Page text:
14.12.2011 2012: The year you won’t have to choose between socialising and a night in front of the TV

Social media has completely revolutionised way we communicate with our friends and total strangers, the way we make purchasing decisions and how we interact with our favourite brands.Now it’s set to revolutionise the way we watch television. Here we take a look at the big social media trend we think will be the one to watch (if you’ll excuse the pun) in 2012.

The recent Social TV Trends Report, a study into viewing habits in the UK, found that 76% of viewers surf the web using multiple devices such as mobile phones, tablets and laptops whilst concurrently watching their favourite TV shows.

Sound familiar?

This ‘two screen’ way of viewing television means broadcasters are investing in new ways of adding value and enhancing the viewing experience. We recently did some work with the Channel 5’s The Gadget Show where it became apparent that enabling viewers to enjoy and interact with TV shows via a second screen is increasingly important for production companies.

With more and more people viewing across multiple screens, it doesn’t take a huge leap of imagination to see why Social TV, the process of integrating television viewing with social networking, is set to explode in 2012.

I don’t know about you, but when I’m watching my favourite television show, it has become the norm for the show in question – everything from Masterchef to X Factor – to be accompanied by a frenzied Twitter session on my smartphone.

Reading the people I follow respond to the show takes the quite boring experience of watching TV alone to a whole new level of entertainment. And searching a show’s hashtag is a great way to discover amusing and interesting points of view from total strangers, many who then go on to become online connections.

It also makes previously unappealing television shows far more attractive (see Eurovision. The good funny people of Twitter have turned me from a Euro-sceptic into a fan. In fact, it’s become one of the comedy highlights of the year for me). I am not alone in this. The Social TV Trends Report, which questioned 2,025 internet users aged 18 and over found that 43% of British adults commented on or discussed television shows they were watching via social media sites. This figure rose to a massive 68% for 18-24 year olds.

Finally, 25% of over 55s were also getting in on the action. It isn’t surprising then that ‘social TV’ apps such as ‘Get Glue’ and ‘ZeeBox’ (dubbed as television’s answer to Facebook) are set for big things in 2012.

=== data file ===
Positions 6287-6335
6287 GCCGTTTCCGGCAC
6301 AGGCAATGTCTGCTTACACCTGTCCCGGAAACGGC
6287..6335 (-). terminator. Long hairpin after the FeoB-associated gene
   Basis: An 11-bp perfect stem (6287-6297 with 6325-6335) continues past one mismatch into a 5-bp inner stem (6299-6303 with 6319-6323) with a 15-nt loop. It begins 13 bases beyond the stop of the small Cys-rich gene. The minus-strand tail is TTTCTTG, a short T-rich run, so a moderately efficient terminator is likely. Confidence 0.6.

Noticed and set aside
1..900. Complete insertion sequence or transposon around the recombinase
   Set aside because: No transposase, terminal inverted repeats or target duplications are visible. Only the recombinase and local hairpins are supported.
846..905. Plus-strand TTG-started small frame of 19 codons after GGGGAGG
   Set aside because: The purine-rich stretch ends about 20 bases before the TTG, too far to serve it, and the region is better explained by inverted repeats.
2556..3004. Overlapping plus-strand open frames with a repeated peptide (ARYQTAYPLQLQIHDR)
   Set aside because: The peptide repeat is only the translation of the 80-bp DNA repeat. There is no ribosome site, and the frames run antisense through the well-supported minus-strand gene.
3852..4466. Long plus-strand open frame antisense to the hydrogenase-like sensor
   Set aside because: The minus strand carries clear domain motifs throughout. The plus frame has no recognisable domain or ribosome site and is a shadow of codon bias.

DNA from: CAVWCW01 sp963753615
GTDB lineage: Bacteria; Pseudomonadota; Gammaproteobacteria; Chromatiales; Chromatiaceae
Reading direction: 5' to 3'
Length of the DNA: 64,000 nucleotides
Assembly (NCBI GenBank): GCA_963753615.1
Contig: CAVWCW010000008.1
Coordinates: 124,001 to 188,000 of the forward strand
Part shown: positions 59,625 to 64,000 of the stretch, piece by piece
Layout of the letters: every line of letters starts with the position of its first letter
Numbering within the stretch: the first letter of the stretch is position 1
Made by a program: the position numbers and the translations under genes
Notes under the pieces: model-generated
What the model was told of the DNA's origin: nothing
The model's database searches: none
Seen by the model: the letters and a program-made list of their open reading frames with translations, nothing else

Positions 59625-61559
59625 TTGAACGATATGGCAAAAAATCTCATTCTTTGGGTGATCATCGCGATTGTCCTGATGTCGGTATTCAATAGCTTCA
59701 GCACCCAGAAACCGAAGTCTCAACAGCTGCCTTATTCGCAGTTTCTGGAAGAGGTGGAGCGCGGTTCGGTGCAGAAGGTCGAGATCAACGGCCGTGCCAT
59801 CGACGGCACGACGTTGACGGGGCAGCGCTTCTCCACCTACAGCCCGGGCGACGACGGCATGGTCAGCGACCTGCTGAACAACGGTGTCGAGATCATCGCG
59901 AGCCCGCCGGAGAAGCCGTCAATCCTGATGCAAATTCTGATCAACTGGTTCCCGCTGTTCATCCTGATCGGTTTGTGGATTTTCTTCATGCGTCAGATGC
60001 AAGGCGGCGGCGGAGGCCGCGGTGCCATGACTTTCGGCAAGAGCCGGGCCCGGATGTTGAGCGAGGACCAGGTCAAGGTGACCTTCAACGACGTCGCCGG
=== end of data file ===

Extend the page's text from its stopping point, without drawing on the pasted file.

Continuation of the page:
These apps take ‘TV Tweeting’ to another level. Acting as interactive TV guides linked seamlessly with Twitter, these apps are set to cement television’s move towards becoming a communal virtual experience.

ZeeBox is remarkably easy to navigate, even for new users. But what else would you expect from the brains behind Zeebox Anthony Rose, who was responsible for designing and delivering BBC’s iPlayer? Users can “check in” to a TV program and have live conversations with friends and other people who are watching. You can also invite friends to watch with you, which is a nice touch.

We also like the Zeetags on the right hand side of the page. Click on one of these live Zeetags, for instance one of the character names, and it links to further information about the character and a related Twitter feed. Clever huh?

It’s not just about the celebrities on the screen either. A recent update to Zeebox is the Starwatch feature, which taps into the hundreds of celebrities who are tweeting about their own TV viewing habits. To make this possible, the Zeebox team made a list of about 400 celebrities, from Alan Sugar and Stephen Fry to politicians and Radio 5 Live sports hosts.

When they tweet about a programme, its servers follow them and hashtag it, then assign them to that programme in Zeebox and show their icon in the interface. In other words, Zeebox users watching a show can see which celebrities are also watching and tweeting about it. Or even watching and tweeting about something on another channel.

“When Stephen Fry tweets about a programme, thousands of people might flip to that show,” says Rose.

“Celebrities can become the TV schedulers of the future by saying ‘I’m watching this’ and that going out to the Twitter audience.”

And there’s much more to come.

Currently only available for the iPad and online, iPhone and Android apps are on the way. Zeebox is also working on ways to help people buy the products they see in TV shows and adverts from within its app. Using video recognition to recognise ads on TV, it will allow users to buy the product being showcased from a second screen with a few clicks. When you think about it, it’s pretty powerful stuff, no?

One thing is for sure. The TV viewing landscape is changing radically and 2012 looks set to be the year when social TV really takes off. As Anthony Rose says, while some people over 35 might be a bit scared of it, people under 35 can’t get enough of it.

“This is really the TV of the future, and it’s not science fiction. It’s happening right now. Second screen is really going to move the tectonic plates around for television.”